It was bound to happen.
When Miami Dolphins linebacker Joey Porter's right cross crashed above the left eye of Cincinnati Bengals offensive tackle Levi Jones in the Palms Casino in Las Vegas last week, they took trash talking off the playing field and dropped it into society's lap.
A videotape of the incident revealed that Porter approached Jones at a blackjack table – and how did that happen given their apparent dislike for one another? – when the incident caught fire.
It was more than obvious their twice-a-year war on the field, when he was a Pittsburgh Steelers linebacker and faced Jones twice a year for the last five years, was not just professional in nature. It spilled over into the personal arena.
The good folks at the Palms asked Jones, who lives in Las Vegas, and Porter, one of professional football's most prolific trash talkers, to leave and escorted them to the valet parking area outside the casino.
What started out as an off-the-field extension of a feud during the National Football League season wound up in violent fashion for the entire sports world to read about.
No helmets. No shoulder pads. No cut blocks. No holding. Nothing closely resembling football.
Just two big guys – Porter is 6-3, 250 pounds and Jones stands 6-5 and weighs 307 – left to their own devices. Jones reportedly needed medical attention for a laceration above the eye after the altercation. Porter was cited for misdemeanor battery.
Not exactly a ringing endorsement for the NFL's personal conduct policy. It's obvious these guys don't realize they represent the NFL wherever they go and whatever they do in their personal lives.
The latest brouhaha stemmed from words. Just words. Mean-spirited words. Words designed to elicit a reaction, an emotion.
And testosterone. Plenty of testosterone.
It feeds and fuels the male ego. Make a terrific play on the field, then belittle the person who was supposed to stop you. Yeah, that really helps.
Like if you kept our mouth shut and did it all over again, that wouldn't be just as effective? Silent self motivation doesn't work?
And all along, most fans probably thought players left their emotions on the field. Off the field, they all rowed in the same boat. They belonged to the same fraternity, albeit with different chapters.
Before we move on, a confession. I don't like trash talking. Or smack. Or whatever you want to call it. Never did. Never will. It serves no purpose.
To the best of my knowledge, we don't engage in trash talking in the work place. How often do you go to work and talk smack with your co-corkers? Or your boss? The guess here is crap like that is not tolerated.
One has to really scratch to find out when and why talking trash was born. Some suggest its roots date back to professional wrestling when it became more entertainment than sport.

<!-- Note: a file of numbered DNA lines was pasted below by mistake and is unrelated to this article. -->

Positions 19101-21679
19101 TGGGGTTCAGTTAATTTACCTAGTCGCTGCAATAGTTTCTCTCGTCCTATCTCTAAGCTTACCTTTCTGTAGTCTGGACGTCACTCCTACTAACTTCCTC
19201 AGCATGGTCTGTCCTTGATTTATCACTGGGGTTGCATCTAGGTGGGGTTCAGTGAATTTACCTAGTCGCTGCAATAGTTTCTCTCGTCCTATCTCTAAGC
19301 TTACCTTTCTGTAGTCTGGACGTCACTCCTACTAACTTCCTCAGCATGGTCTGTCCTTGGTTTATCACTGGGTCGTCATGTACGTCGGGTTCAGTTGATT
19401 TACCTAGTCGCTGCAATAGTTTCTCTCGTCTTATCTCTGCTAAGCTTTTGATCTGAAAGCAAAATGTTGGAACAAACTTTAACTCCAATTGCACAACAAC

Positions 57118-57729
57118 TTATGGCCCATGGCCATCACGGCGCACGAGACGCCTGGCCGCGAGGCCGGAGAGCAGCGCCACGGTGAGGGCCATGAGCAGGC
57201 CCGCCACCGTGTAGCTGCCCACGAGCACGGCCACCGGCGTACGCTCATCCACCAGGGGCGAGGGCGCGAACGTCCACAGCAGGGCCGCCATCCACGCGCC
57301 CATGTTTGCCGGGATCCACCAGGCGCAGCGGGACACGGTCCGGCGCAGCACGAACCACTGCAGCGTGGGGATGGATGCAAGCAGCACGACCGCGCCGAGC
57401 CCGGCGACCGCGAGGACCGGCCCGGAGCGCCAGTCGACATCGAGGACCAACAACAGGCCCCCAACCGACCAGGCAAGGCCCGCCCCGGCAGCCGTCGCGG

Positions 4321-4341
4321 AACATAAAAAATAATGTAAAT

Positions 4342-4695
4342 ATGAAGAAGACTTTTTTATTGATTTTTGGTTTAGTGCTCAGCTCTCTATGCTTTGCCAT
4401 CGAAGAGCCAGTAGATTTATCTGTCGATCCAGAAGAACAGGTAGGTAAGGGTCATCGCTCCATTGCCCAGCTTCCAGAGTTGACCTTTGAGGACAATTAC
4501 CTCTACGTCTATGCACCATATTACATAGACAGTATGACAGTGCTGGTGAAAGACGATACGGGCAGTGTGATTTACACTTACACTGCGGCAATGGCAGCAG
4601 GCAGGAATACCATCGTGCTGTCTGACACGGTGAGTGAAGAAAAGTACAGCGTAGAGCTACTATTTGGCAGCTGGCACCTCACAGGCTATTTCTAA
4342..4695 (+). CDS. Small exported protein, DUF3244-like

Whatever happened to the days when they played the game and let actions spoke louder than words? Whatever happened to the days when what you did on the field was good enough to get inside our opponent's head?
Why is it necessary to use words to crawl into someone's head? Isn't being better good enough to intimidate someone? We're not talking laws of the jungle here.
Whatever happened to the old childhood defense mechanism "sticks and stones may break my bones, but words will never hurt me"?
In the last year, the NFL cracked down on taunting, assessing a 15-yard unsportsmanlike conduct penalty for such behavior. Maybe it's time to crack down even harder on the trash talking.
Aw, they're taking all the fun out of football, some fans will cry. You're being a stick in the mud. Lighten up. Boys will be boys. What's wrong with having a little fun?
Nothing as long as it doesn't get personal. But isn't that what talking trash is all about?
The Porter-Jones incident a blip on the screen? A spit in the ocean? Just an aberration? Or a portent of more to come?
Browns fans remember all too well an incident in November 2004 when Porter and Browns running back William Green were ejected for fighting BEFORE the game at Cleveland Browns Stadium. It was an outgrowth of trash talking as the two teams warmed up for their game.
The danger signs are there. They shouldn't be ignored. It's always better to catch something before it gets worse rather than waiting and being too late.
NFL Commissioner Roger Goodell and his Lords of Discipline have looked seriously into this disturbing pattern of misbehavior and are on the precipice of putting out a small fire before it becomes a blaze, before someone is seriously hurt.
Obviously convinced his league now has an image problem, Goodell is expected to unveil a new personal conduct policy in the next day or two. Word is it will be a lot tougher given the alarming number of off-the-field incidents involving NFL players in the least year. And it will carry the endorsement of the NFL Players Association.